Ultimately the pixel count is what matters, so if you have a 512 x 512 pixel image @ 112 ppi or a 512 x 512 pixel image @ 72 ppi or even 10,000 ppi or 4 ppi they will be the same resolution within GameSalad - the ppi only defines the 'size' GameSalad interprets the images as.

    For example let's take our four hypothetical 512 x 512 pixel images, one at 72 ppi, one at 112 ppi, one at 10,000 ppi and one at 4 ppi - if we import all four into GameSalad and put each into a 512 x 512 pixel actor (or 256 x 246 pixel actor for Retina) then all four will be identical, they will be the same size, quality and resolution and use up the same amount of RAM and disk/flash space.

    I'd agree with the recommendation to make your images 72 ppi just for convenience, but making them a higher or lower ppi (with a fixed pixel count) doesn't effect anything like quality, resolution or file size, it just means GS 'knows' what size they are, but obviously if you know what size the image is meant to be - and are placing it on an appropriately sized actor - then the ppi is irrelevant.
    jamie_c said:

    2. The higher the Bit number the larger the file size your image will be.

    Although it's good as a general guideline, I wouldn't say this was always true, higher bit depths can often compress better, especially when they avoid things like noise and dithering often used in 8 bit images - and ultimately both 8 bit and 24 bit images will be held in 24 bit colour space on your iPad or phone so even if you do slim the file down so its disk usage is smaller it will just put that 'weight' straight back on when it's moved into RAM on the target device - and it can even take up more memory when in RAM than the original 24 bit image would have done if the file size reduction software has used dithering of any kind.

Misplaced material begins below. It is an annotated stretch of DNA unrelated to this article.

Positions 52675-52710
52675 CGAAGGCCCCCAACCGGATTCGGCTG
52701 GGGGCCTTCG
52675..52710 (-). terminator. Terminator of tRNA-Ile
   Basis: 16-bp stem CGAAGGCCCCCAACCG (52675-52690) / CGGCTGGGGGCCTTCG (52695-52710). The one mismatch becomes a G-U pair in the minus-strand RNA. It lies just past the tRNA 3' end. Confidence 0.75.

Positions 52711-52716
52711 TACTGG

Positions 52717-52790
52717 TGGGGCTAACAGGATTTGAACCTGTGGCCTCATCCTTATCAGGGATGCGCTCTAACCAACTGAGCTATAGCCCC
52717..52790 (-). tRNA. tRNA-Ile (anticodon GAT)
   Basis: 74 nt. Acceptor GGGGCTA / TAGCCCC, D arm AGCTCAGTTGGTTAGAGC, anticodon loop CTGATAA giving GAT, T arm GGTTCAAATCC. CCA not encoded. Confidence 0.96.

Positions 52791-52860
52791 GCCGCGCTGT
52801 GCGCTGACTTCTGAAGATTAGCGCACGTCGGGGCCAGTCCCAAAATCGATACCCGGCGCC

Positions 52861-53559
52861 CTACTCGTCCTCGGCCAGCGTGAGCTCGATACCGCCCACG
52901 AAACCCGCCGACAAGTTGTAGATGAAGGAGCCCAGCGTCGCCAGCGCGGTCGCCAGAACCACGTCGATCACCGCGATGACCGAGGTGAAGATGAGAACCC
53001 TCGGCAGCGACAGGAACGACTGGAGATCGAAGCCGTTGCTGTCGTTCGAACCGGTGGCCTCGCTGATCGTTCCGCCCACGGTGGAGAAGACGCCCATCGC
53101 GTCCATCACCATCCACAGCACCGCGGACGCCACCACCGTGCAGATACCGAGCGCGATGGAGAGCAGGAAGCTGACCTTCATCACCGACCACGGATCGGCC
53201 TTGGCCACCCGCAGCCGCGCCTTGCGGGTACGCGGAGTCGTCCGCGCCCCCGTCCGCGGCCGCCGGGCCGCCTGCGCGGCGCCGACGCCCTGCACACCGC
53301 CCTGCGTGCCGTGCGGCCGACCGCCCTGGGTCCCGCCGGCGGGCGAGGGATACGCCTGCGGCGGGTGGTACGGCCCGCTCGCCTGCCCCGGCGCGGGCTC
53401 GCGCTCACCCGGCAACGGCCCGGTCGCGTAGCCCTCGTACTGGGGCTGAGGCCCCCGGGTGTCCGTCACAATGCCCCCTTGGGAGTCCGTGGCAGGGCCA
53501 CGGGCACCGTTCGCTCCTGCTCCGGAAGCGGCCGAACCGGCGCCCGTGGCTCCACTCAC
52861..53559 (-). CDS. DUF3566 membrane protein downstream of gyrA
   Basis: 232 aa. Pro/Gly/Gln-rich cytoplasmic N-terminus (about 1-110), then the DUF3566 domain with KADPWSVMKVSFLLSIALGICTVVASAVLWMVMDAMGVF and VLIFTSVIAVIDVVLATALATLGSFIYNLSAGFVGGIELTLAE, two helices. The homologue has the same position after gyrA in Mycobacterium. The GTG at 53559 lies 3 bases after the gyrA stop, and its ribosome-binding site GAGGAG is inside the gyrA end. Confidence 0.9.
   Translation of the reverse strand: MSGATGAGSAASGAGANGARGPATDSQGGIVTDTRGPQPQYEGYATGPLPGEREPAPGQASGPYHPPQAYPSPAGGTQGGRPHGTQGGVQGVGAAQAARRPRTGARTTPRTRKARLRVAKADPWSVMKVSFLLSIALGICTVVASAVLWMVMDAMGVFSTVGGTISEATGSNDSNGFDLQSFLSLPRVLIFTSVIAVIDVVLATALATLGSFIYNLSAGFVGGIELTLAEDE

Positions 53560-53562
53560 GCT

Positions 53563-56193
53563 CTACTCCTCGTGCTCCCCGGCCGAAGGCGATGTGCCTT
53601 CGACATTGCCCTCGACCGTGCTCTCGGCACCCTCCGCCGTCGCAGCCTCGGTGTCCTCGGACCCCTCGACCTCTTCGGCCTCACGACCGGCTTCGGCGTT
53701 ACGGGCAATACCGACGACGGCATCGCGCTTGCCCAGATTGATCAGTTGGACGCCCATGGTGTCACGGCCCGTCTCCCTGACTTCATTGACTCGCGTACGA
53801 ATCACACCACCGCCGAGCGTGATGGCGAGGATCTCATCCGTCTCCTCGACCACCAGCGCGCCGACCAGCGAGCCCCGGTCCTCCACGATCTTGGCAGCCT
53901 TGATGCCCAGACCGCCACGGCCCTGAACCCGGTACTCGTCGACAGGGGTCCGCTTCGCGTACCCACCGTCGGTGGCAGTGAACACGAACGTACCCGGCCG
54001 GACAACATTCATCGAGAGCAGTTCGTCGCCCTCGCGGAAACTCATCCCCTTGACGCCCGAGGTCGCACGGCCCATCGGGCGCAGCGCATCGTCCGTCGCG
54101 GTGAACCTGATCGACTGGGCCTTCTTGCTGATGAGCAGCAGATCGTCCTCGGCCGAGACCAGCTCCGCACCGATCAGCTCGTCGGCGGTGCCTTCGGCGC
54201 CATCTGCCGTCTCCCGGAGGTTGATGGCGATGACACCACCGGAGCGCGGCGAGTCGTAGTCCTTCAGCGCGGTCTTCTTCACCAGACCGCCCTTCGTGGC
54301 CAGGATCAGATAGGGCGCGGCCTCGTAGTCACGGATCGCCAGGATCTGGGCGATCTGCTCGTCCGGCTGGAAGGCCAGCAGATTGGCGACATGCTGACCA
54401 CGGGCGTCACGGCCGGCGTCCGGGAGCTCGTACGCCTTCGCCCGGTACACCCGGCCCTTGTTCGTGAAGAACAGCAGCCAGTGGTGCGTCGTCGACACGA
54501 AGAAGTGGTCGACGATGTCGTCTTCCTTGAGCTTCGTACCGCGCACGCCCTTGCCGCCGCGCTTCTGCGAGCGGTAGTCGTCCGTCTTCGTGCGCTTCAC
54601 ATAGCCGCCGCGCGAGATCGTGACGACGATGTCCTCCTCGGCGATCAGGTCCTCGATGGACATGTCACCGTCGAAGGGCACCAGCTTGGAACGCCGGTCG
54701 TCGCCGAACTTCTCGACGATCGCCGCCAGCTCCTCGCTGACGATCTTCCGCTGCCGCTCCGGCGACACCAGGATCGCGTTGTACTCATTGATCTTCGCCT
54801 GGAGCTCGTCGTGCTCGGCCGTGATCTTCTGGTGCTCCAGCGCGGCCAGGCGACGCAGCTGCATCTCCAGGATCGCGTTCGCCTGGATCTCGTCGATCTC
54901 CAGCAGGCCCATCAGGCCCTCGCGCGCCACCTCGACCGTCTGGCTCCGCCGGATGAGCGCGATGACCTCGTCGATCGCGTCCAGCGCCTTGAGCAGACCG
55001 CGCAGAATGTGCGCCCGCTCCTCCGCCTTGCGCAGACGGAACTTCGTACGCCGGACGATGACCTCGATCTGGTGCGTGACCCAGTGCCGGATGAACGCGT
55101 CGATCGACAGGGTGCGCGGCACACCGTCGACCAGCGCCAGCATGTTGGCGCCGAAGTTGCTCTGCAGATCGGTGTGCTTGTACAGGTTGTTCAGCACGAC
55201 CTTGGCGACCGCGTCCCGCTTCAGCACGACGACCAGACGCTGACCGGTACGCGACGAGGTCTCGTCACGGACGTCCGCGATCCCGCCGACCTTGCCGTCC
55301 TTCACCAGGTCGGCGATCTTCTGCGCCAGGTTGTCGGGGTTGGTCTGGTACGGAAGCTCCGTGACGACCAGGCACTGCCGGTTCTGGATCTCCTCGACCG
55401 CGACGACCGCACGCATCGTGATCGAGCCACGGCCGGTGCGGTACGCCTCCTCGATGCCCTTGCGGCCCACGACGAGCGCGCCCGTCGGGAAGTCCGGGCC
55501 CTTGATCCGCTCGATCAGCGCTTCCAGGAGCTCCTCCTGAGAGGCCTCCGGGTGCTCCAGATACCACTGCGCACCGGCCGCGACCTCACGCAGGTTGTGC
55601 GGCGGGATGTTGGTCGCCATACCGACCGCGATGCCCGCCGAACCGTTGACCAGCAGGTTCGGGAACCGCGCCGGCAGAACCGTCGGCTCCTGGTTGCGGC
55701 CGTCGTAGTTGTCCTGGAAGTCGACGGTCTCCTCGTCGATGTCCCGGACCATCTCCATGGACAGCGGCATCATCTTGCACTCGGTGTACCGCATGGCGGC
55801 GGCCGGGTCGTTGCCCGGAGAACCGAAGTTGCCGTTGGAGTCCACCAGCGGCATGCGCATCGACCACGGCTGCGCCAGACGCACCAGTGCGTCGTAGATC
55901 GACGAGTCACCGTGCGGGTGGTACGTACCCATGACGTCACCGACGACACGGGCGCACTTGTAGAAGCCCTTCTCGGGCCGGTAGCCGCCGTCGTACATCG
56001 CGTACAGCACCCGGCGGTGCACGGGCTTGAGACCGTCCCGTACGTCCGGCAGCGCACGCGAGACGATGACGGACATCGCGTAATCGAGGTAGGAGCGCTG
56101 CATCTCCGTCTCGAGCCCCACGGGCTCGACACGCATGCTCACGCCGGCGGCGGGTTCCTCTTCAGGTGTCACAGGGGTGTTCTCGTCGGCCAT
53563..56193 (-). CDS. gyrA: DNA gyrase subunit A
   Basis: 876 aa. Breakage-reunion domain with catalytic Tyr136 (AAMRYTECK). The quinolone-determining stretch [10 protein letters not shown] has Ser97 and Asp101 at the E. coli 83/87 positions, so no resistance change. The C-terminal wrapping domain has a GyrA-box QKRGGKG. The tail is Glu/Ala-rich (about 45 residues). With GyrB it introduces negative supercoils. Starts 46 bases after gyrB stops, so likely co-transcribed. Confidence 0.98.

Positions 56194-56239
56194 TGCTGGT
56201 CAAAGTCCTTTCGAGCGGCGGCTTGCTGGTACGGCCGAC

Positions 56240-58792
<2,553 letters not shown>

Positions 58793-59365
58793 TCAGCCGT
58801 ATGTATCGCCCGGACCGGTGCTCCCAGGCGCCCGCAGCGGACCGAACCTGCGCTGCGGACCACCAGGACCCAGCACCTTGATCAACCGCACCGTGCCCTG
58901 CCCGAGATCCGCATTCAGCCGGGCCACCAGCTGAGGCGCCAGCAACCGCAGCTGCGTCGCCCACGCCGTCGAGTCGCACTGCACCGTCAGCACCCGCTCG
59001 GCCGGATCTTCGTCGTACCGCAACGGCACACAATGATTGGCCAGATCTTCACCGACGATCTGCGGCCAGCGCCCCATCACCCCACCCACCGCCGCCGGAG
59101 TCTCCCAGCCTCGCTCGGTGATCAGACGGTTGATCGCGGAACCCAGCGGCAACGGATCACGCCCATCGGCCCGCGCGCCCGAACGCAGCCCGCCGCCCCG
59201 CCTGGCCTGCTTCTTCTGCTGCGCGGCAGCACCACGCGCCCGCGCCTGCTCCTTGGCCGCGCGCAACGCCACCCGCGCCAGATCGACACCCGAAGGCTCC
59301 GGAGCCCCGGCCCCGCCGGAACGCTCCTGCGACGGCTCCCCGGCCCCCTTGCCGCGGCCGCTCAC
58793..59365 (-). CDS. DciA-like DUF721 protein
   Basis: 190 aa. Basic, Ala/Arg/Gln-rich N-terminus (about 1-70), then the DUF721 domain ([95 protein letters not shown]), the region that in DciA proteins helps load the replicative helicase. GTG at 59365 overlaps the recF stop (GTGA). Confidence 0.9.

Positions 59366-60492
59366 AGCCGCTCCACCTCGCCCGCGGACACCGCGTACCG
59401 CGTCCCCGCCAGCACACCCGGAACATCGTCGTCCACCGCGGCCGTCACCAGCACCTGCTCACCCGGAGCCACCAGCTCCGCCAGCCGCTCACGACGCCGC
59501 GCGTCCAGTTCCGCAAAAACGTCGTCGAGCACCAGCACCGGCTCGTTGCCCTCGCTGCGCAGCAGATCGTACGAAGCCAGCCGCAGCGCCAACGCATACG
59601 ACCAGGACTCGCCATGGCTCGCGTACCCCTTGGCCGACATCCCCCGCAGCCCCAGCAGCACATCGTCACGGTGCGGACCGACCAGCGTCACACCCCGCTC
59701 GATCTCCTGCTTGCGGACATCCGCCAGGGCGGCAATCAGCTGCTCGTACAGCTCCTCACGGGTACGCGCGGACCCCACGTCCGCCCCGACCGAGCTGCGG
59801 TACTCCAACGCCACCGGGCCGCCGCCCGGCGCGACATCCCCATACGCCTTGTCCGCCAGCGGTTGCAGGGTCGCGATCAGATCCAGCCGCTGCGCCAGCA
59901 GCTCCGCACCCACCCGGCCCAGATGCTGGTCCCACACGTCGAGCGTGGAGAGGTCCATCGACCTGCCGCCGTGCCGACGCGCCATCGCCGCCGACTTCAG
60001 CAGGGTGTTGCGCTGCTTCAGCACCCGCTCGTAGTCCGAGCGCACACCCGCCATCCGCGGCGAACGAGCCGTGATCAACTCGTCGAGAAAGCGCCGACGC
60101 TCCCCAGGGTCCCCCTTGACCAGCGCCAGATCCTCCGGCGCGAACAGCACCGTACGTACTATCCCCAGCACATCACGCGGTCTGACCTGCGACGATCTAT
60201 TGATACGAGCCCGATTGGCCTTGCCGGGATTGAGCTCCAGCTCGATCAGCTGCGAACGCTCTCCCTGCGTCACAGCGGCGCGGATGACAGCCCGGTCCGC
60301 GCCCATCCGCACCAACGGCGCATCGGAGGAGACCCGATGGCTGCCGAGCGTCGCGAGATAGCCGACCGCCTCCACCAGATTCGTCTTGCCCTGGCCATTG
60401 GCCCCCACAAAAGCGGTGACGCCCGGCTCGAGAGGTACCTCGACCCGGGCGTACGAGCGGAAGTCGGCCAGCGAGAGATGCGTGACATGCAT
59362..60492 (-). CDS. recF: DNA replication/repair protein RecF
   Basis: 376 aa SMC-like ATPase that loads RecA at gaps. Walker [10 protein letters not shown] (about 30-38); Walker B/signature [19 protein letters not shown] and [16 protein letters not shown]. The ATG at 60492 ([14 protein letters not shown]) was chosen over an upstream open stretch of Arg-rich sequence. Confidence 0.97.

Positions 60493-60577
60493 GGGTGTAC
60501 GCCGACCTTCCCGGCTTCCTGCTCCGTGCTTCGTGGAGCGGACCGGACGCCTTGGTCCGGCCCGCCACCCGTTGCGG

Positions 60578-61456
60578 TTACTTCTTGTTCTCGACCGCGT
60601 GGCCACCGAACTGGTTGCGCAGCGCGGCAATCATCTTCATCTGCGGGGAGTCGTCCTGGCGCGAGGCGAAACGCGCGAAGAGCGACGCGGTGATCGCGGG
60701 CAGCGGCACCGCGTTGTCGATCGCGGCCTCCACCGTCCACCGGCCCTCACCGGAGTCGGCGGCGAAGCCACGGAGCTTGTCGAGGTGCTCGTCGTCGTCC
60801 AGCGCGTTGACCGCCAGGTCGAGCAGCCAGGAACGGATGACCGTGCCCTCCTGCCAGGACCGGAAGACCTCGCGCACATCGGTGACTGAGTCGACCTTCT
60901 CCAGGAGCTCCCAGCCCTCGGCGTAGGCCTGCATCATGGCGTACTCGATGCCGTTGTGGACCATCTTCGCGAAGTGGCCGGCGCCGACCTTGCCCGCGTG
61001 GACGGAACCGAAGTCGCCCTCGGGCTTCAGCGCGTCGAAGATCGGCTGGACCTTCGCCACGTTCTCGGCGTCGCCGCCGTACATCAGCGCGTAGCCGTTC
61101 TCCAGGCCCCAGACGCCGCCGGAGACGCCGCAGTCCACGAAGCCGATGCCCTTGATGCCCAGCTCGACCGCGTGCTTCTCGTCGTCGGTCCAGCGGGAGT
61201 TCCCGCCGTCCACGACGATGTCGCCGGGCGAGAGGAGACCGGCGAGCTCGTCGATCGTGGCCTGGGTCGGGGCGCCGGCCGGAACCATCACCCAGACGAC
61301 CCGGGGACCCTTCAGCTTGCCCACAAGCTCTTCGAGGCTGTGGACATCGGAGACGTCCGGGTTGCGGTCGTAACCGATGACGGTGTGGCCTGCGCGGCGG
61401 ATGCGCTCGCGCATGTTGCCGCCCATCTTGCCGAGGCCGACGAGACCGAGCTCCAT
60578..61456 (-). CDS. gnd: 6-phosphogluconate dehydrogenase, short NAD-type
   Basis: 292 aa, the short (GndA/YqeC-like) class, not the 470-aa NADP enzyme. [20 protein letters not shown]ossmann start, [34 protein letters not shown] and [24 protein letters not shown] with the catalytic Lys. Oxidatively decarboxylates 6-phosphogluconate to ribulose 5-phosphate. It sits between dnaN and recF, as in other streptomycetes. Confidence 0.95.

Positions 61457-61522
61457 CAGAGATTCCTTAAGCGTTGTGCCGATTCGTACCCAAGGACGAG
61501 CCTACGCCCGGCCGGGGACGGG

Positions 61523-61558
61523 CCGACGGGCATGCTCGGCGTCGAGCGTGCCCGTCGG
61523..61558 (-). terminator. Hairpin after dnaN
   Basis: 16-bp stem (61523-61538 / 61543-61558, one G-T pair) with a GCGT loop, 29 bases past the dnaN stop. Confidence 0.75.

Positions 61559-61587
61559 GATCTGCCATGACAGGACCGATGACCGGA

jamie_c said:

    If you can have the same image quality at 8 or 24 Bit instead of 32, choose the lower number. It will reduce the size of your game file and potentially allow your game to run faster.

    The bit depth of your images won't effect the speed your games runs at, you could argue that an 8 bit image might load faster (but I've not seen anyone conclusively prove this) but once loaded 8 bit and 24 bit files are identical (they are all effectively 24 bit) so a game with 400 8 bit files won't be any faster/smoother than a game with 400 24 bit images.

    Sorry to be such a pedant !

    8-X :[email protected] ←me.
  • jamie_cjamie_c ImagineLabs.rocks Posts: 5,541Member
    edited December 2013
    Be as particular as you like Mr. Socks, you're a master at it! :)

    I agree with everything you said anyway, my original post was meant for a quick, general understanding of the issues, not a college level class. ;)
  • SocksSocks London, UK.Posts: 12,822Member
    @jamie_c
    jamie_c said:

    Be as particular as you like Mr. Socks, you're a master at it! :)

    I agree with everything you said anyway, my original post was meant for a quick, general understanding of the issues, not a college level class. ;)

    Lol :D

    Agreed, as a general guide, especially those new to this kind of stuff, sticking to 72 ppi will avoid any confusion when an image is imported into GS and appears to be a weird size.